Rodolfo Llinás

Rodolfo Llinás
Born (1934-12-16) 16 December 1934
Bogotá, Colombia
Residence New York City, New York, United States
Fields Neuroscience
Institutions NYU School of Medicine
Alma mater Universidad Javeriana and Australian National University
Known for Physiology of the cerebellum, the thalamus, Thalamocortical dysrhythmia as well as for his pioneering work on the inferior olive, on the squid giant synapse and on human magnetoencephalography (MEG)

Rodolfo R. Llinás (Bogota, Colombia 16 December 1934) is a Colombian American neuroscientist. He is currently the Thomas and Suzanne Murphy Professor of Neuroscience and Chairman Emmeritus of the department of Physiology & Neuroscience at the NYU School of Medicine. He attended the Gimnasio Moderno school and received his MD from the Universidad Javeriana, Bogotá in 1959 and his PhD in 1965 from the Australian National University working under Sir John Eccles.[1] Llinás has published over 500 scientific articles.

Early life

Llinás was born in Bogotá, Colombia. He went to the Gimnasio Moderno school in Bogotá and graduated as a medical doctor from the Pontifical Xavierian University.[1] Llinás is an atheist and describes himself as a logical positivist.[2]


He has studied the electrophysiology of single neurons in the cerebellum, the thalamus, the cerebral cortex, the entorhinal cortex, the hippocampus, the vestibular system, the inferior olive and the spinal cord. He has studied synaptic transmitter release in the squid giant synapse. He has studied human brain function using magnetoencephalography (MEG) on the basis of which he introduced the concept of Thalamocortical dysrhythmia.[3]


Llinás has written that the brain evolved because organisms needed to move around in a coordinated manner.[4]

Further contributions include:

Memberships and Honors

Llinás is a member of the United States National Academy of Sciences (1986), the American Academy of Arts and Sciences (1996), American Philosophical Society (1996), the Real Academia Nacional de Medicina (Spain) (1996) and the French Academy of Science (2002). Dr. Llinás has received honorary degrees from the following universities:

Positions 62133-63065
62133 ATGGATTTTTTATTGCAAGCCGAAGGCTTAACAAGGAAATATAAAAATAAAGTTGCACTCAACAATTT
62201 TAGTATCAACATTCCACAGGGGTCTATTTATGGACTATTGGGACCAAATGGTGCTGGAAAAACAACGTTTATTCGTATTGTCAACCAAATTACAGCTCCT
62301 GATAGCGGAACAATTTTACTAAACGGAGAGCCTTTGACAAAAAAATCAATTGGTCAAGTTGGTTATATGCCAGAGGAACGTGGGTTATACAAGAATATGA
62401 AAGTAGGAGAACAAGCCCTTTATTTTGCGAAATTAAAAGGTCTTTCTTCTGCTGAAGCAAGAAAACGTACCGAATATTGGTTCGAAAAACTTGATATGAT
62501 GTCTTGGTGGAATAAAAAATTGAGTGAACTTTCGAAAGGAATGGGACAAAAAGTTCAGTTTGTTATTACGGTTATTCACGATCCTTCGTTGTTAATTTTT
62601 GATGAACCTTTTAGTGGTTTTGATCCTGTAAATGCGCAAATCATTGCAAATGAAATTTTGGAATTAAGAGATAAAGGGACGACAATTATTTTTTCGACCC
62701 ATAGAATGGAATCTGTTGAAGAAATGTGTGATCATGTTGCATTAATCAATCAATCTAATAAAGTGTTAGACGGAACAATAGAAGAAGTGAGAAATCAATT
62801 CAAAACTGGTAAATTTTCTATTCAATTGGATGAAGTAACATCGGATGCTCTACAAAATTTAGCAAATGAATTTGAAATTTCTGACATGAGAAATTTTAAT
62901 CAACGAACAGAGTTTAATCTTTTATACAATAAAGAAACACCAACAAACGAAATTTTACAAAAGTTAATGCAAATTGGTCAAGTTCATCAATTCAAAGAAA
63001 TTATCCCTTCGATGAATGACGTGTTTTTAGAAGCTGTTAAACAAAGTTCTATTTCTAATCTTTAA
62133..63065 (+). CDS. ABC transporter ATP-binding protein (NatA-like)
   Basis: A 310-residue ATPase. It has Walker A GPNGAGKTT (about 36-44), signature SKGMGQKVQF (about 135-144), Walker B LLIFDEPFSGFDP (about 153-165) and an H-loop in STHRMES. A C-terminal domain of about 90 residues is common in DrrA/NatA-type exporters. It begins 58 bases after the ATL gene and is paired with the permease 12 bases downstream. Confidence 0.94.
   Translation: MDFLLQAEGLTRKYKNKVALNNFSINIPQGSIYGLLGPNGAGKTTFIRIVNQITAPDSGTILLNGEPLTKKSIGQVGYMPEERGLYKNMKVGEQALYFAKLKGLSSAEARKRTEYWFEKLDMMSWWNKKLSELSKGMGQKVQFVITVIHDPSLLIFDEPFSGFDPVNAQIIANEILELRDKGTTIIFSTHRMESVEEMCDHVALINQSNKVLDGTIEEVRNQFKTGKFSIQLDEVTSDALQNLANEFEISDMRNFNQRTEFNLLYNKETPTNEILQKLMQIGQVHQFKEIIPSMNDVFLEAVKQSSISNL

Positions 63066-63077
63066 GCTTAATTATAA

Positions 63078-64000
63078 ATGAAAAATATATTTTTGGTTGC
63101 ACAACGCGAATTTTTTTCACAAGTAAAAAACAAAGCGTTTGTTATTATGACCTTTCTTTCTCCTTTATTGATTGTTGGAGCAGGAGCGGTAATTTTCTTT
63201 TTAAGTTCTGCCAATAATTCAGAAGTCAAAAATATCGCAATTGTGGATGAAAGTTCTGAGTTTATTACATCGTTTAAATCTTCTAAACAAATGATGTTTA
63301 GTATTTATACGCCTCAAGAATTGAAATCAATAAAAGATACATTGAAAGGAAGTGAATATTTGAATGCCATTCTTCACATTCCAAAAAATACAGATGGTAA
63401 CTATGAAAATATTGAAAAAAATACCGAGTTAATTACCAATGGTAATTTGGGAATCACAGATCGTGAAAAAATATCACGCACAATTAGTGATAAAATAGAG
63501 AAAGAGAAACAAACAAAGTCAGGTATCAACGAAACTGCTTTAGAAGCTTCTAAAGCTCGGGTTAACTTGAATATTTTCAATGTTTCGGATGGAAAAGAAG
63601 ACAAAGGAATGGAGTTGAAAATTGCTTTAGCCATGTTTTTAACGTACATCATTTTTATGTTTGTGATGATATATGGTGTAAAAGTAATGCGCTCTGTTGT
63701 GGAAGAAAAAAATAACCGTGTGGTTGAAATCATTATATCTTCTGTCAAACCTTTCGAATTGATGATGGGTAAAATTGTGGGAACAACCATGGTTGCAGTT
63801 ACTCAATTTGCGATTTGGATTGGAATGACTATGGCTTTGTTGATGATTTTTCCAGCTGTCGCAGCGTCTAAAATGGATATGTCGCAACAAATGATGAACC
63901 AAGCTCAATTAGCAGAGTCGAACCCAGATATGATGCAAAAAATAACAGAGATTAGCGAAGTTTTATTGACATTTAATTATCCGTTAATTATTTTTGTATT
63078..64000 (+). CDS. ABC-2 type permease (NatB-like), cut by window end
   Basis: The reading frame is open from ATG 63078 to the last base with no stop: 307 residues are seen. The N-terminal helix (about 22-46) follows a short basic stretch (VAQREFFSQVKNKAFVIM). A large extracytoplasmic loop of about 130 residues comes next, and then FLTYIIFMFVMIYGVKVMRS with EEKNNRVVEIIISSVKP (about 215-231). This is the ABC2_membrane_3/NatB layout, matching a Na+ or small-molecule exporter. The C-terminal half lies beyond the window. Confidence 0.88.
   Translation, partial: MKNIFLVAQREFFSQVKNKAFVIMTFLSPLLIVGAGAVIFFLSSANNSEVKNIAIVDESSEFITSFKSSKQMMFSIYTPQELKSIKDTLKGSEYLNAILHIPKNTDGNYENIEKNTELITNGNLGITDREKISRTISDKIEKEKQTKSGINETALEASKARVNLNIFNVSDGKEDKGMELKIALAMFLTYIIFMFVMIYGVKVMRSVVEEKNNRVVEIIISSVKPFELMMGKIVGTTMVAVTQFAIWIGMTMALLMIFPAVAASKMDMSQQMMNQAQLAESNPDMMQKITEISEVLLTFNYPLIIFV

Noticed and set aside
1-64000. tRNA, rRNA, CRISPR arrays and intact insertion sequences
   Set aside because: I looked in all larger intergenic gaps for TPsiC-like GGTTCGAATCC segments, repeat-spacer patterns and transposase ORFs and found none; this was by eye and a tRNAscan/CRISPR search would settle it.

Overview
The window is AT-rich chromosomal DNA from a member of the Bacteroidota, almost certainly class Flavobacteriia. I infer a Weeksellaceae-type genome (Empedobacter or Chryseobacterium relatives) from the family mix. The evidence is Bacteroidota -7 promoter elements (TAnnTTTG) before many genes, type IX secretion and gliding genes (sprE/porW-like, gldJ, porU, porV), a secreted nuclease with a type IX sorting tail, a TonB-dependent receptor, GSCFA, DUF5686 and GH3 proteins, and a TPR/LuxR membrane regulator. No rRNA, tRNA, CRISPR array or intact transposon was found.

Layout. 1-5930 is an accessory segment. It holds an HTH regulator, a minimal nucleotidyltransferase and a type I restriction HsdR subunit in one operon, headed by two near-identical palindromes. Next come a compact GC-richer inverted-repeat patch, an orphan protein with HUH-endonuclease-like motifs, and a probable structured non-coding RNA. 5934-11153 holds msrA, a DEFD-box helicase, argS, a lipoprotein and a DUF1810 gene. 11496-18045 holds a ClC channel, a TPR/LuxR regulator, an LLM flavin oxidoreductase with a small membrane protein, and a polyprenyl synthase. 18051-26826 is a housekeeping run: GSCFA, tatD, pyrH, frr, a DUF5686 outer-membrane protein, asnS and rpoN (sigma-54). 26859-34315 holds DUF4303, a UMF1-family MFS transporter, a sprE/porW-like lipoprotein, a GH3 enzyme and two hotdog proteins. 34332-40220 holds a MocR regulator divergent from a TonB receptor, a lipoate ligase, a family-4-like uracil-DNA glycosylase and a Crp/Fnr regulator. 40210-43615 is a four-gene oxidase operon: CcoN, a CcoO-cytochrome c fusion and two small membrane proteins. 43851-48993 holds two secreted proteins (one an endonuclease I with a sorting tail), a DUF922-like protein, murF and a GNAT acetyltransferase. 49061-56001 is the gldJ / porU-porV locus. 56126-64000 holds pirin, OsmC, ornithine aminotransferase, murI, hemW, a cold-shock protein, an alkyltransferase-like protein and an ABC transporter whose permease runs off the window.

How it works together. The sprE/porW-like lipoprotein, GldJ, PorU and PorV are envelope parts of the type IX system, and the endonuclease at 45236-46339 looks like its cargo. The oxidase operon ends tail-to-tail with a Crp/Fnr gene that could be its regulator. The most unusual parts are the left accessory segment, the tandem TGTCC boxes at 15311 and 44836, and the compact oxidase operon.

He was the chairman of NASA/Neurolab Science Working Group and in 2013, the NYU Neuroscience Institute created the Annual Rodolfo Llinás Lecture Series in recognition of his contributions to the field of neuroscience.[10]

Selected bibliography


  1. 1 2 Squire, Larry R (2006). The history of neuroscience in autobiography. New York, New York: Elsevier. p. 413. ISBN 978-0-12-370514-3.
  2. P. (2016). Rodolfo R. Llinas - Can Science Talk God? Retrieved August 26, 2016, from
  3. 1 2 Llinás R, Ribary U, Jeanmonod D, Kronberg E, Mitra P (1999). "Thalamocortical dysrhythmia: A neurological and neuropsychiatric syndrome characterized by magnetoencephalography". Proc. Natl. Acad. Sci. U.S.A. 96 (26): 15222–7. doi:10.1073/pnas.96.26.15222. PMC 24801Freely accessible. PMID 10611366.
  4. Grandin, Temple; Johnson, Catherine (2005). Animals in Translation. New York, New York: Scribner. p. 121. ISBN 0-7432-4769-8.
  5. Llinas, R; Terzuolo CA (1965). "Mechanisms of supraspinal actions upon spinal cord activities. Reticular inhibitory mechanisms upon flexor motoneurons". The Journal of Neurophysiology. 28: 413–422.
  6. Llinás, Rodolfo; Walton, Kerry D; Lang, Eric J (2004) [1st pub. 1974]. "Chapter 7: Cerebellum". In Shepherd, Gordon M. The synaptic organization of the brain. New York, New York: Oxford University press. pp. 271–310. ISBN 0-19-515955-1.
  7. Llinas, RR (1969). "Functional aspects of interneuronal evolution in the cerebellar cortex". UCLA Forum Med Sci. 11: 329-48. PMID 5397400.
  8. Llinas, R; Sugimori (1980). "Electrophysiological Properties of in Vitro Purkinje Cell Somata in Mammalian Cerebellar Slices". The Journal of Physiology. 305: 171–195.
  9. Llinás, Rodolfo (1990). «Intrinsic Electrical Properties of Mammalian Neurons and CNS Function». Fidia Research Foundation Neuroscience Award Lectures, 1988-1989 (Raven Press) 4: p. 175.
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